Investment advisers should also implement an annual review of their proxy votes to evaluate their compliance with the Proxy Voting Rule and to determine whether the votes are consistent with the adviser’s voting policies and procedures. If an investment adviser engages a proxy advisory firm to provide voting recommendations or execution services, the adviser should also evaluate whether such recommendations are consistent with the adviser’s voting policies and procedures and in the best interest of clients. Some of the evaluations that investment advisers should consider doing are described below.
- Sampling pre-populated votes on the proxy adviser’s platform before they are cast to ensure that they are voted according to the investment adviser’s policies and procedures.
- Assessing additional information should it become available for a specific proposal, such as materials conveyed by an issuer that could affect the adviser’s voting decision.
- Higher degree of analysis to proxy advisory firms’ recommendations when an adviser does not have existing policies for a specific topic. Also, reviewing any controversial matters to ensure the proxies are voted in the clients’ best interests.
The SEC also reminds investment advisers of their compliance program requirement to annually review and document the adequacy of their voting policies and procedures to ensure they have been reasonably designed.
The next three questions in the Guidance focus primarily on investment advisers’ responsibilities when engaging a proxy advisory firm to help them to fulfill their proxy voting duties. The Guidance suggests that advisers should consider the following before retaining or continuing to retain a proxy advisory firm:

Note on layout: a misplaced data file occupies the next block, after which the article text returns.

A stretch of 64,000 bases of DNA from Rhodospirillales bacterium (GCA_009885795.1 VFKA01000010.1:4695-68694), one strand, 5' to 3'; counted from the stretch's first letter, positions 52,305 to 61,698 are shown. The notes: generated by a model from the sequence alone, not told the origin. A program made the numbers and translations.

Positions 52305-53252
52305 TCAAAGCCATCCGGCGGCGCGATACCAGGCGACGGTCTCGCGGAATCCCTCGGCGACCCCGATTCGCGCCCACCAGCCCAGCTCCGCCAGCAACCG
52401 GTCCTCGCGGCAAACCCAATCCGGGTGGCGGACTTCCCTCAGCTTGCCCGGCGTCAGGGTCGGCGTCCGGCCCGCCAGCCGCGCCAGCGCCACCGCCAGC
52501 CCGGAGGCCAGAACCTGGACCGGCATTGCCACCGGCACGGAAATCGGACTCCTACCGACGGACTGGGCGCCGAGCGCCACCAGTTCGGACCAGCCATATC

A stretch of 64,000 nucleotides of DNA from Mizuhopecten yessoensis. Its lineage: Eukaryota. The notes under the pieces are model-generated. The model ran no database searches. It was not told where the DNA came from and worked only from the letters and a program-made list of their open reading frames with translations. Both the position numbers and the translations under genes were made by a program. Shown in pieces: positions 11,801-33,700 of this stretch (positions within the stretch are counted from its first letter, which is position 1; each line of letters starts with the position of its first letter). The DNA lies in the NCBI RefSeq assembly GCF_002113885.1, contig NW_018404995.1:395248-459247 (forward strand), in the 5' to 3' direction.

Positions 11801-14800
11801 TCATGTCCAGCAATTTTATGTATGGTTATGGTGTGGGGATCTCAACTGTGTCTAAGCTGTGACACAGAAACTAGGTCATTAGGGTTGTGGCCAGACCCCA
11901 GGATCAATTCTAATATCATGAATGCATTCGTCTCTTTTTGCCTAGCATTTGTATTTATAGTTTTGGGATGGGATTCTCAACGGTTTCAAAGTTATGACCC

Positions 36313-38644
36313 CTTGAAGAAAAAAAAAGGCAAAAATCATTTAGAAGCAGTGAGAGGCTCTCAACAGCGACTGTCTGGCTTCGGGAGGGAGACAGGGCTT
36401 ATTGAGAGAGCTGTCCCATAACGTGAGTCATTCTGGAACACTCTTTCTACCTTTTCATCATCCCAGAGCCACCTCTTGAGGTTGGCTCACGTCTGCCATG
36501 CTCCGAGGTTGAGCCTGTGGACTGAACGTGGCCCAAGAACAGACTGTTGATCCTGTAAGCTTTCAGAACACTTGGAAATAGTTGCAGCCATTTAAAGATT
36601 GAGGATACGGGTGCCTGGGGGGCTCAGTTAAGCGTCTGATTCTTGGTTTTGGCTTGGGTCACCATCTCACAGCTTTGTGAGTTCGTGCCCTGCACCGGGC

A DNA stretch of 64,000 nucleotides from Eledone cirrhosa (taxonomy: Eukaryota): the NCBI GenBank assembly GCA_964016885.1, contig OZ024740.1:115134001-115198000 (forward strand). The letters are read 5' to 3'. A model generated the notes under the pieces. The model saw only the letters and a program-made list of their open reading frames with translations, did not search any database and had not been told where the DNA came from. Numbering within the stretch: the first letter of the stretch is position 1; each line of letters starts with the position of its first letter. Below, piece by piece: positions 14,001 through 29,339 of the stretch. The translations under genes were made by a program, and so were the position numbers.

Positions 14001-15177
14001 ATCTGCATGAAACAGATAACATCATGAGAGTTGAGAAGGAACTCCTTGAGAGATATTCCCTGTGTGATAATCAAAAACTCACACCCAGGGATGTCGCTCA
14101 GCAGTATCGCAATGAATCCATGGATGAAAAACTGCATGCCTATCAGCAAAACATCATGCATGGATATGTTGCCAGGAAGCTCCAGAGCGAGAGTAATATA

- The proxy advisory firm’s capacity and competency to adequately analyze the matters for which the investment adviser is responsible for voting
- The adequacy and quality of the proxy advisory firm’s personnel and technology
- The adequacy of the proxy advisory firm’s process for seeking timely input from issuers and proxy advisory firm clients with respect to proxy voting policies, methodologies, and peer group constructions, including for “say-on-pay” votes
- The adequacy of the proxy advisory firm’s disclosures regarding its methodologies for formulating voting recommendations and, in making such recommendations, whether it uses any third-party information
- The proxy advisory firm’s policies and procedures for identifying and addressing conflicts of interest
- The proxy advisory firm’s policies and procedures for implementing an investment adviser’s proxy voting instructions, if any
The Commission understands that the steps an investment adviser should take when considering whether to retain or continue retaining a proxy advisory firm could depend on the scope of the adviser’s voting authority and the type of functions and services the proxy advisory firm provides to the investment adviser. Additionally, the SEC suggests that investment advisers who retain a proxy advisory firm should require that proxy advisory firm to notify the investment adviser of any changes relevant to those services.
The SEC also addressed the sixth question on whether advisers must exercise every opportunity to vote a proxy on behalf of a client if they assume voting authority. In that respect, an investment adviser is not required to vote a proxy if it has previously and explicitly agreed with the client to limit the conditions under which it would exercise voting authority or has determined that refraining from voting is in the client’s best interest. Nevertheless, in all cases advisers should conduct a reasonable investigation into proxy matters before refraining from voting proxies as well as consider whether, in refraining, they are fulfilling their duty of care to clients.
For more information
For more information about this guidance, please contact your ACA consultant or Damon Zappacosta.